More money needed for GP research
There needs to be more investment in general practice research, particularly clinical trials in a primary care setting, according to the authors of a Perspective article published online this week in the Medical Journal of Australia.
Authors Professor Tania Winzenberg and Professor Gerard Gill wrote that multiple studies demonstrate how a strong primary health care (PHC) system correlates with greater efficiency, lower mortality and better health outcomes. Despite this, “there is a mismatch between the burden of diseases commonly managed in general practice and the number of randomised controlled trials exploring their effective management, and between the frequency with which conditions are encountered in general practice and publication rates of research and clinical guidelines”.
Many GP research programs, including the Australian Primary Health Care Research Institute (APHCRI), the Primary Health Care Research and Information Service (PHCRIS) and the Bettering the Evaluation and Care of Health (BEACH) study, have recently lost or will soon lose funding, meaning there is less direct funding of PHC research than there has been for decades. Obtaining funding for general practice research is a huge challenge, the authors wrote, with only 1.9% of National Health and Medical Research Council-administered grants between 2000 and 2008 related to primary health care.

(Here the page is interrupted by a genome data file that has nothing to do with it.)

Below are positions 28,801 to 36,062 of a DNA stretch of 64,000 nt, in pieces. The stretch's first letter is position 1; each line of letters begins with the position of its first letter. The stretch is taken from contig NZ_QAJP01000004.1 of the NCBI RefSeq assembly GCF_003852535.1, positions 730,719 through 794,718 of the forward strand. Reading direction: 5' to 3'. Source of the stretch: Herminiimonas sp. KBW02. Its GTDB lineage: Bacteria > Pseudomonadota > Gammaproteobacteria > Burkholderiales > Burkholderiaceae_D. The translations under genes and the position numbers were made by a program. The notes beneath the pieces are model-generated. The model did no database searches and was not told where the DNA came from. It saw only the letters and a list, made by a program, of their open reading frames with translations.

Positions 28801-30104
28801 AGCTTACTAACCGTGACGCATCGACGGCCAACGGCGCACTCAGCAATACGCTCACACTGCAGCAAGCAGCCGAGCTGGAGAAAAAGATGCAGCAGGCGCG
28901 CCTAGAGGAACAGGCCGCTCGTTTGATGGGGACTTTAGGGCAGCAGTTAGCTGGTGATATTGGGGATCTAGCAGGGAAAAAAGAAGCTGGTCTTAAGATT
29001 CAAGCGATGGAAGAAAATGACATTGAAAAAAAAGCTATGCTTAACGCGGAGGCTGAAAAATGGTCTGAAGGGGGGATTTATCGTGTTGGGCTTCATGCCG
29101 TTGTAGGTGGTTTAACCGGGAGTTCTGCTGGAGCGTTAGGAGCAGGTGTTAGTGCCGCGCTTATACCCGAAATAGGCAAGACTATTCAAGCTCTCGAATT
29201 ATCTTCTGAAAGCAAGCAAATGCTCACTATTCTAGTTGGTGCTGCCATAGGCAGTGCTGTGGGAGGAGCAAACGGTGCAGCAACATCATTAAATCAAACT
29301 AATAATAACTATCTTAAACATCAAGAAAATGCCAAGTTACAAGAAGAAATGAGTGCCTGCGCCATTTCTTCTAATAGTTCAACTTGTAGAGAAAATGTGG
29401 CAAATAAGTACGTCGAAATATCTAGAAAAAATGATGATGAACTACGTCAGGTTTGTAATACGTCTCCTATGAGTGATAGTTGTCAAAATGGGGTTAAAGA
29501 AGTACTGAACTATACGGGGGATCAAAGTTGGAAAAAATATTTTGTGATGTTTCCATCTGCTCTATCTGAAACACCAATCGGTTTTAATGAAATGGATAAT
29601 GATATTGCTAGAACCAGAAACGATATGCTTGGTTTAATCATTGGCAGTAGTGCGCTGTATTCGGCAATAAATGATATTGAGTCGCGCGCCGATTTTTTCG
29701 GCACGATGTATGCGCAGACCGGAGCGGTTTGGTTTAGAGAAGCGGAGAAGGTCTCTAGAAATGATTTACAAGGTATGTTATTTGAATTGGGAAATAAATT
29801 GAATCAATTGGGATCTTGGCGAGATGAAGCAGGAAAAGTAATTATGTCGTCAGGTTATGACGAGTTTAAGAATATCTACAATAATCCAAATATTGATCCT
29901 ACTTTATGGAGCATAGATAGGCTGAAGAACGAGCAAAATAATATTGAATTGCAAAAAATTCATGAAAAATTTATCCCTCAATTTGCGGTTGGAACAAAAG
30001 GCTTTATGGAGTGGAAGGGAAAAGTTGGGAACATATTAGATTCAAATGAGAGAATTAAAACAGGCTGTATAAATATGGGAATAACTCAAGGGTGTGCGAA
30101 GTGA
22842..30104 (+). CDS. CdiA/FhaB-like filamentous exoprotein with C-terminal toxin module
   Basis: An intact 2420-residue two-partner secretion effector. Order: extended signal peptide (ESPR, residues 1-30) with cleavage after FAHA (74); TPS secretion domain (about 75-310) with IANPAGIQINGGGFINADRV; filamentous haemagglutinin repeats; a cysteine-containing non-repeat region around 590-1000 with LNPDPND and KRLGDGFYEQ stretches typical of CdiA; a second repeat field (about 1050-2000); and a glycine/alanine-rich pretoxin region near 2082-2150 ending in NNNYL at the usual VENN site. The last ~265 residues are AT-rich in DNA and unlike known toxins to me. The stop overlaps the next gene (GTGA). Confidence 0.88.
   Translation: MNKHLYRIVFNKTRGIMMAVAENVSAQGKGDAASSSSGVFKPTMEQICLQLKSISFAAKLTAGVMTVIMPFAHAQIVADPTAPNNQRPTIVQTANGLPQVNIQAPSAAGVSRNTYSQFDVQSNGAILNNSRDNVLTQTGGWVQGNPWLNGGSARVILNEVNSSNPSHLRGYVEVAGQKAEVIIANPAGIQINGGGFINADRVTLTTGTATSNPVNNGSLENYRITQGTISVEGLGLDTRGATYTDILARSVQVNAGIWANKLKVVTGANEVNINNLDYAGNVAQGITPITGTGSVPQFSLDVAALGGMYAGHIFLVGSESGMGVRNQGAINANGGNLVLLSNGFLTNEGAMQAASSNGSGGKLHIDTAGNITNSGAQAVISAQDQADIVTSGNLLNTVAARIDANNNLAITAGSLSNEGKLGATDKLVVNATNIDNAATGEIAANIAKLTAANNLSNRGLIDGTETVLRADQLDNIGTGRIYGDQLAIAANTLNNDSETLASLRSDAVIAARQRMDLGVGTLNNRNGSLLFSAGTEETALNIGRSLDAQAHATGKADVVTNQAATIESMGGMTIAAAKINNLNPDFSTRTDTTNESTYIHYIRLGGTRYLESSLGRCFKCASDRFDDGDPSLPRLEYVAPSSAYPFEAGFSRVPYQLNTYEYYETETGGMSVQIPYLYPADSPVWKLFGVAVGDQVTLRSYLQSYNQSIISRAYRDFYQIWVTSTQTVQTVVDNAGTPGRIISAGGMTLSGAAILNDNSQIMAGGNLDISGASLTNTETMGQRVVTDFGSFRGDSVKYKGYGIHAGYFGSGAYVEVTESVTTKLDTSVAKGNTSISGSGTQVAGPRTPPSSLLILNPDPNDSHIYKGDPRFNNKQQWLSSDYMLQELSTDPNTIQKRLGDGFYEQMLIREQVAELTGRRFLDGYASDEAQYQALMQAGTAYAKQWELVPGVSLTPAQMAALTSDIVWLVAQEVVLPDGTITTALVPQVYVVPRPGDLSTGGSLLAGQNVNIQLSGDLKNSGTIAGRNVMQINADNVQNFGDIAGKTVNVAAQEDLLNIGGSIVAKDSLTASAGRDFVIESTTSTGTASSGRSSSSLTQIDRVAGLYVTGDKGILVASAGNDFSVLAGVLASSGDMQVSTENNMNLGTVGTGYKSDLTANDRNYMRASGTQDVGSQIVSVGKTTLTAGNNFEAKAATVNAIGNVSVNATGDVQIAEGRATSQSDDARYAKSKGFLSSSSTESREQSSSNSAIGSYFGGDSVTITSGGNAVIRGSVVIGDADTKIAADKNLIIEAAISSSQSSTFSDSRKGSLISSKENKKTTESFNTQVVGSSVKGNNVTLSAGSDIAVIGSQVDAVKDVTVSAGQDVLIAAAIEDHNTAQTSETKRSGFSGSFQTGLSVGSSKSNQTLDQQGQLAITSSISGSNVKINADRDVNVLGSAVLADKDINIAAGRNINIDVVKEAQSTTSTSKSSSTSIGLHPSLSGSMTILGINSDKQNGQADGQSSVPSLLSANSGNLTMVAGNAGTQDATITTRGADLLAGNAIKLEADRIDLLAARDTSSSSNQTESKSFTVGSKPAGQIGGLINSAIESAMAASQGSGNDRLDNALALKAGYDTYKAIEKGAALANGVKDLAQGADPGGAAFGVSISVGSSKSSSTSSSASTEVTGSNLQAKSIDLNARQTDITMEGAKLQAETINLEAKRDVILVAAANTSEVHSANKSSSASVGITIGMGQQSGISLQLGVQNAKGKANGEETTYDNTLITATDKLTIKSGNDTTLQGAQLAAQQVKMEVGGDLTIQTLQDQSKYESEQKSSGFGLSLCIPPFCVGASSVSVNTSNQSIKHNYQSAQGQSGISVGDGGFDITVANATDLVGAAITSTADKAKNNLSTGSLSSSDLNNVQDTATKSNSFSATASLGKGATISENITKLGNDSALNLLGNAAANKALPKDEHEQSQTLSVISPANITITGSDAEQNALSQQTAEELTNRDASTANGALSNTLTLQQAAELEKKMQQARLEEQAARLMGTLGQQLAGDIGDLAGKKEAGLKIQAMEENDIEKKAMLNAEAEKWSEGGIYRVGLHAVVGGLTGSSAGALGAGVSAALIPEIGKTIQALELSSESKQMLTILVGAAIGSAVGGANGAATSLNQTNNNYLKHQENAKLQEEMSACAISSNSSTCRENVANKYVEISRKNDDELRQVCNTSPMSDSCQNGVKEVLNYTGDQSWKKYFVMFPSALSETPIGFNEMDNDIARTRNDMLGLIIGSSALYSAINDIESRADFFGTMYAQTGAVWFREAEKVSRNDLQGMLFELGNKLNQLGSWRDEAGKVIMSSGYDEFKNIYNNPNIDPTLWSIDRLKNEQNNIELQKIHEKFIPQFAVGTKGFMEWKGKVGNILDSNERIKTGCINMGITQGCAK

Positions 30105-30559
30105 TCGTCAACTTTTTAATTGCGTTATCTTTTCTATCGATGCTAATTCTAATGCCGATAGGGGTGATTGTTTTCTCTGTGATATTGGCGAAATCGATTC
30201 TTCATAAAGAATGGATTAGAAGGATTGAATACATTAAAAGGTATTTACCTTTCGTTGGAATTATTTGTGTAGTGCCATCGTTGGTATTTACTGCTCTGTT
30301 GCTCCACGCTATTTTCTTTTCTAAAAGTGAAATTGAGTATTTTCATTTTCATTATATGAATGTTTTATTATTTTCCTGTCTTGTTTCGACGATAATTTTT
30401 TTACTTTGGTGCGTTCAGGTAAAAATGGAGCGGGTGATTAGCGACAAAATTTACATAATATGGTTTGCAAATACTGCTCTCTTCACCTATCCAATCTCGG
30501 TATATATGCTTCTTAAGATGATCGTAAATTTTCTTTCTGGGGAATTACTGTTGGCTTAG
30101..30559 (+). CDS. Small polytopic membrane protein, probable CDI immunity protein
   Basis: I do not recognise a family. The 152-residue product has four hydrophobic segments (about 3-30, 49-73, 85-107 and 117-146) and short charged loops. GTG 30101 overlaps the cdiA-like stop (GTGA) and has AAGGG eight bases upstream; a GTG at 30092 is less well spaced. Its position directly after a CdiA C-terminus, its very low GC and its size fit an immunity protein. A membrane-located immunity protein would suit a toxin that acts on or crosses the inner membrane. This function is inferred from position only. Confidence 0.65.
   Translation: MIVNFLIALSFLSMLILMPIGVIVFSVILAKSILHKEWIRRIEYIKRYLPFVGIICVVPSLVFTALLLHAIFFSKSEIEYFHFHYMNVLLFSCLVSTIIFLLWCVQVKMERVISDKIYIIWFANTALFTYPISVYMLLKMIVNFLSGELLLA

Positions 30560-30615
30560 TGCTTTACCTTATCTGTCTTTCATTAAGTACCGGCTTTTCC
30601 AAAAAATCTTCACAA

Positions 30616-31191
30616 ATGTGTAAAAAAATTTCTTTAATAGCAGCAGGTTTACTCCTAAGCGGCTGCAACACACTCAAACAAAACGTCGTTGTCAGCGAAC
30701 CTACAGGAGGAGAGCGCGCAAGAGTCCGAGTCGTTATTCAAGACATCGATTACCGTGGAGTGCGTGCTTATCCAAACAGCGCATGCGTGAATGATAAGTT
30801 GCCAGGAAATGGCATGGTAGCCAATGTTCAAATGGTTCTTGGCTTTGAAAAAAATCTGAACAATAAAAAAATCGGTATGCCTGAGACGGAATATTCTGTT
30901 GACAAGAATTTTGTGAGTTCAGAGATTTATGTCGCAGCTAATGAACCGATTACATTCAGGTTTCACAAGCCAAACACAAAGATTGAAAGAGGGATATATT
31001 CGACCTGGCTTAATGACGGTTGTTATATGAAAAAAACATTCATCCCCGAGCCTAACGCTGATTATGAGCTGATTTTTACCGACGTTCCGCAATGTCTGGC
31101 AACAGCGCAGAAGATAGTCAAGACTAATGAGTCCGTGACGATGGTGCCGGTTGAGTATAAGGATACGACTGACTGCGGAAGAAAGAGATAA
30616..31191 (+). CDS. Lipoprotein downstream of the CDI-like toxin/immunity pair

The authors conclude that we are in grave danger of wasting the investment made to achieve current gains in research capacity, leaving the profession and the Australian population to make do with a severely restricted evidence base to support PHC in this country.
Read on in Medical Journal of Australia online.